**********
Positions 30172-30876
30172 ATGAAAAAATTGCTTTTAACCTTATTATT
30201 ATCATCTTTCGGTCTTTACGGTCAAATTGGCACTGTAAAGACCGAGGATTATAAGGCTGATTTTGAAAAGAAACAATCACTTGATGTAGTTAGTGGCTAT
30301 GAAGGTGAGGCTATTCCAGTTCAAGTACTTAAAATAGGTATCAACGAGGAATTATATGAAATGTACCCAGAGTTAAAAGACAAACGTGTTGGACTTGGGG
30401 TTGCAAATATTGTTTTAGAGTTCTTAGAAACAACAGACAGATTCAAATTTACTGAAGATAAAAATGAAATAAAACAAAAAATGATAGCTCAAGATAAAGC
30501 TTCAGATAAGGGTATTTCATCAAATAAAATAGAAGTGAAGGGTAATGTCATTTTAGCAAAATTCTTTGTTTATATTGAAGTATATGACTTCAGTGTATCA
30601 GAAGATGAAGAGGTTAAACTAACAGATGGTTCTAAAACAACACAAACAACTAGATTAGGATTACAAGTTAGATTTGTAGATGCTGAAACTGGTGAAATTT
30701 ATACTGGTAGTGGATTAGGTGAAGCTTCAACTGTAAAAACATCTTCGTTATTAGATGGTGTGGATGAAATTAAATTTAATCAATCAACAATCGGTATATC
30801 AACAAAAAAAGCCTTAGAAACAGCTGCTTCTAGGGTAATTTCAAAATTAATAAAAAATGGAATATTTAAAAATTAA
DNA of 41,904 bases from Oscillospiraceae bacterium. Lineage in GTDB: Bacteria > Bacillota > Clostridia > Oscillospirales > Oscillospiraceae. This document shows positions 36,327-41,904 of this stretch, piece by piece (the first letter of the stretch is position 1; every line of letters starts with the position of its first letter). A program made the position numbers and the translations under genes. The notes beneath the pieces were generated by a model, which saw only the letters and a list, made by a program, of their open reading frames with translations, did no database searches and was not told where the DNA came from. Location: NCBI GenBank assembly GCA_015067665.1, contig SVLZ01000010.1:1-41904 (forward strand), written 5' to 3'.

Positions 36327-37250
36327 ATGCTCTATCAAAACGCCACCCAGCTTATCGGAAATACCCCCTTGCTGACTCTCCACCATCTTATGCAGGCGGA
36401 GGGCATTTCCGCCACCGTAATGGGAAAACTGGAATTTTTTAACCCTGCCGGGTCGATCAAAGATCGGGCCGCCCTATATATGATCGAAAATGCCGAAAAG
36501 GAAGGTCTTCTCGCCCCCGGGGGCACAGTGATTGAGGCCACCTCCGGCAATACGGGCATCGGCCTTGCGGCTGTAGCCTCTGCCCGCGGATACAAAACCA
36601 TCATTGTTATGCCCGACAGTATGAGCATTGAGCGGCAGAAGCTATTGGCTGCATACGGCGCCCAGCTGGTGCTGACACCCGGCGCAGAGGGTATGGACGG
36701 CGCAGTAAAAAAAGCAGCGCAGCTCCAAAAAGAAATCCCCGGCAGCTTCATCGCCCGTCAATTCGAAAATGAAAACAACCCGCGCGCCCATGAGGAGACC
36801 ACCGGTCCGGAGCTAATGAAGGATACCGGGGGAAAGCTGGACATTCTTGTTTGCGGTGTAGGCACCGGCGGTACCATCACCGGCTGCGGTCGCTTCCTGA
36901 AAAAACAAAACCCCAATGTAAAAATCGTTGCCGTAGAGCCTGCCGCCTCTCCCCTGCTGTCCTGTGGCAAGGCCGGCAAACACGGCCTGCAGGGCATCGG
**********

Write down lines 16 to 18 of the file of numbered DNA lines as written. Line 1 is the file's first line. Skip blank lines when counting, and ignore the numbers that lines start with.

36701 CGCAGTAAAAAAAGCAGCGCAGCTCCAAAAAGAAATCCCCGGCAGCTTCATCGCCCGTCAATTCGAAAATGAAAACAACCCGCGCGCCCATGAGGAGACC
36801 ACCGGTCCGGAGCTAATGAAGGATACCGGGGGAAAGCTGGACATTCTTGTTTGCGGTGTAGGCACCGGCGGTACCATCACCGGCTGCGGTCGCTTCCTGA
36901 AAAAACAAAACCCCAATGTAAAAATCGTTGCCGTAGAGCCTGCCGCCTCTCCCCTGCTGTCCTGTGGCAAGGCCGGCAAACACGGCCTGCAGGGCATCGG